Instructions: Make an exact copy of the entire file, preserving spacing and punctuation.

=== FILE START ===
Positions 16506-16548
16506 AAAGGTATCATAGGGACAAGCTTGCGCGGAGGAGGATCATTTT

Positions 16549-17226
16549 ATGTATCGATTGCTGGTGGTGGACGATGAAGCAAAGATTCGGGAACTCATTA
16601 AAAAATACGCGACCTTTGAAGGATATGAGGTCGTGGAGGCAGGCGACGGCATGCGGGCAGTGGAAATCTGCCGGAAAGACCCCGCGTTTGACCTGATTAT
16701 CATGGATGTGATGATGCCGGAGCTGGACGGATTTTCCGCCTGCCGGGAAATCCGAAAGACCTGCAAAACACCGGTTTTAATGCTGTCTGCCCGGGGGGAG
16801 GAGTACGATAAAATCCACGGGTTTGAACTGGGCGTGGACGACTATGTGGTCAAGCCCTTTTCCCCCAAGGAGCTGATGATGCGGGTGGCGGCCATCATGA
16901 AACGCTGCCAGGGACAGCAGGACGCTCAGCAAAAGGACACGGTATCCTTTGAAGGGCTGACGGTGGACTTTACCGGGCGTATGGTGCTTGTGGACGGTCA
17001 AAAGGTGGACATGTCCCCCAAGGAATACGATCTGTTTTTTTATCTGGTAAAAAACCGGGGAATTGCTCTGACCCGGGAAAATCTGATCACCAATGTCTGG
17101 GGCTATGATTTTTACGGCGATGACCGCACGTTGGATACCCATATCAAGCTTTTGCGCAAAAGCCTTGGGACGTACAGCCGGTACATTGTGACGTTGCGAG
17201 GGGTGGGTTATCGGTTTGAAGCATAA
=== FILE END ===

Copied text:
Positions 16506-16548
16506 AAAGGTATCATAGGGACAAGCTTGCGCGGAGGAGGATCATTTT

Positions 16549-17226
16549 ATGTATCGATTGCTGGTGGTGGACGATGAAGCAAAGATTCGGGAACTCATTA
16601 AAAAATACGCGACCTTTGAAGGATATGAGGTCGTGGAGGCAGGCGACGGCATGCGGGCAGTGGAAATCTGCCGGAAAGACCCCGCGTTTGACCTGATTAT
16701 CATGGATGTGATGATGCCGGAGCTGGACGGATTTTCCGCCTGCCGGGAAATCCGAAAGACCTGCAAAACACCGGTTTTAATGCTGTCTGCCCGGGGGGAG
16801 GAGTACGATAAAATCCACGGGTTTGAACTGGGCGTGGACGACTATGTGGTCAAGCCCTTTTCCCCCAAGGAGCTGATGATGCGGGTGGCGGCCATCATGA
16901 AACGCTGCCAGGGACAGCAGGACGCTCAGCAAAAGGACACGGTATCCTTTGAAGGGCTGACGGTGGACTTTACCGGGCGTATGGTGCTTGTGGACGGTCA
17001 AAAGGTGGACATGTCCCCCAAGGAATACGATCTGTTTTTTTATCTGGTAAAAAACCGGGGAATTGCTCTGACCCGGGAAAATCTGATCACCAATGTCTGG
17101 GGCTATGATTTTTACGGCGATGACCGCACGTTGGATACCCATATCAAGCTTTTGCGCAAAAGCCTTGGGACGTACAGCCGGTACATTGTGACGTTGCGAG
17201 GGGTGGGTTATCGGTTTGAAGCATAA